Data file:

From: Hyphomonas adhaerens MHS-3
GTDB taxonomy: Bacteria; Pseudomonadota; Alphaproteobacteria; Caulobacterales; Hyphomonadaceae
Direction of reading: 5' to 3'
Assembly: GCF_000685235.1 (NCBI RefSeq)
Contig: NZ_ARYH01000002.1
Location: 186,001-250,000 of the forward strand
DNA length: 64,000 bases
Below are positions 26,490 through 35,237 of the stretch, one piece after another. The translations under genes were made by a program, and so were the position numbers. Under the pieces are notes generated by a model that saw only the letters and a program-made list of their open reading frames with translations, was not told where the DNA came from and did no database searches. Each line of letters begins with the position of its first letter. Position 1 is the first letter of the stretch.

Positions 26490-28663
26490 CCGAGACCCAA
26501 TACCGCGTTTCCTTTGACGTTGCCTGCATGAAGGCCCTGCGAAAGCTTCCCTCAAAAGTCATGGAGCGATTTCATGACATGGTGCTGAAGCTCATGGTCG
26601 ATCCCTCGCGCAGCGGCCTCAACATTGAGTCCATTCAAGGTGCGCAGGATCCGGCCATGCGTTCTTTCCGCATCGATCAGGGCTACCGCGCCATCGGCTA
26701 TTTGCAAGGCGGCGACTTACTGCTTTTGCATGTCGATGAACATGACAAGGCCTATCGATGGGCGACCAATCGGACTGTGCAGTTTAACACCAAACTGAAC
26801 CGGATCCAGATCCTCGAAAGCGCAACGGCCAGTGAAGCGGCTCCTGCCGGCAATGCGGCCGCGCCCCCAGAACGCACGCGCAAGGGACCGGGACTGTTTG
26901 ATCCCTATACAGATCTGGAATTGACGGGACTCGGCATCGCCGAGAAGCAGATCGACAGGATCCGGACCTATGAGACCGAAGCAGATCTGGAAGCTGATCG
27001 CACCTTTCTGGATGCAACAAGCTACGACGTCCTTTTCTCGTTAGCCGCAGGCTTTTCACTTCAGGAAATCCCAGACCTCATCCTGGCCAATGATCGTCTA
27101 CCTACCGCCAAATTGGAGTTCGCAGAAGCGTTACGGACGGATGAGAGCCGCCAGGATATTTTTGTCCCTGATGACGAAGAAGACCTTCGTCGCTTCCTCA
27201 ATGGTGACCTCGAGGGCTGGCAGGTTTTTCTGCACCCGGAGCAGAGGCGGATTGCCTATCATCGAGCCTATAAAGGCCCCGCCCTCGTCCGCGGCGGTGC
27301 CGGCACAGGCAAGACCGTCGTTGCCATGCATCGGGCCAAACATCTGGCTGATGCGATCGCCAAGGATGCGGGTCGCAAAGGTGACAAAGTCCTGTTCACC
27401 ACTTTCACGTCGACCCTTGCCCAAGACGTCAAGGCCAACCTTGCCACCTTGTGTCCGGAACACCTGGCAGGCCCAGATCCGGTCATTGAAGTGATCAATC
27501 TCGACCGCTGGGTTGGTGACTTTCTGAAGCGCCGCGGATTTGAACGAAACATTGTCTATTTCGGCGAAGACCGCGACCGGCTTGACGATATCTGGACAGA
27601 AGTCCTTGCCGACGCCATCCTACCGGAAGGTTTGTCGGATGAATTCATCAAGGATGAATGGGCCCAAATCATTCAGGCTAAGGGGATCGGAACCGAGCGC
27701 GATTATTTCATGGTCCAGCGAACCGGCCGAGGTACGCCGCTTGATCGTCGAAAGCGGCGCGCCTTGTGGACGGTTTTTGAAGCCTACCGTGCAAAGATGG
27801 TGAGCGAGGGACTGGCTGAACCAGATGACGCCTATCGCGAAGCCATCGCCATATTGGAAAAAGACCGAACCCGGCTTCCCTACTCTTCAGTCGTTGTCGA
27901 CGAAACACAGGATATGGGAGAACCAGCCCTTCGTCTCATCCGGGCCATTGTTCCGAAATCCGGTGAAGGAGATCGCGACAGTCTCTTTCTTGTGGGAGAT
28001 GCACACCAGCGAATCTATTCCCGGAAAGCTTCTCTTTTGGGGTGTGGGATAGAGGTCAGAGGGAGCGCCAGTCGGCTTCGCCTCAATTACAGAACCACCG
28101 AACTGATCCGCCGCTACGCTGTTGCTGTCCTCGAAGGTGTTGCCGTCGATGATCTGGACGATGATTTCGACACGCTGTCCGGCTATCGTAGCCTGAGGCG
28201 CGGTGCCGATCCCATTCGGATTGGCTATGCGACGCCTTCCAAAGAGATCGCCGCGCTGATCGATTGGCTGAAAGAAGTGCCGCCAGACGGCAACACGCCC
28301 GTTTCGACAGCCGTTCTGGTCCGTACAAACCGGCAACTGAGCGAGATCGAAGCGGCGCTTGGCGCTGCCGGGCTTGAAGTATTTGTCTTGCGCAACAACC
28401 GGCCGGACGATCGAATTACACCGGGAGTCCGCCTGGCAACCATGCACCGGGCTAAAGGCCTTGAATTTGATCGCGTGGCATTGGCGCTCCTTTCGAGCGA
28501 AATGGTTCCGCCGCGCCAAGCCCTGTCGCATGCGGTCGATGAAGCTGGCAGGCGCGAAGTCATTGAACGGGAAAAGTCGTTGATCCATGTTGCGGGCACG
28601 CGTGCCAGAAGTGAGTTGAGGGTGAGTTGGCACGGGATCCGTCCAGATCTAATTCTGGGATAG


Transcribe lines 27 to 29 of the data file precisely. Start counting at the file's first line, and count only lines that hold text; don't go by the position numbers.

28101 AACTGATCCGCCGCTACGCTGTTGCTGTCCTCGAAGGTGTTGCCGTCGATGATCTGGACGATGATTTCGACACGCTGTCCGGCTATCGTAGCCTGAGGCG
28201 CGGTGCCGATCCCATTCGGATTGGCTATGCGACGCCTTCCAAAGAGATCGCCGCGCTGATCGATTGGCTGAAAGAAGTGCCGCCAGACGGCAACACGCCC
28301 GTTTCGACAGCCGTTCTGGTCCGTACAAACCGGCAACTGAGCGAGATCGAAGCGGCGCTTGGCGCTGCCGGGCTTGAAGTATTTGTCTTGCGCAACAACC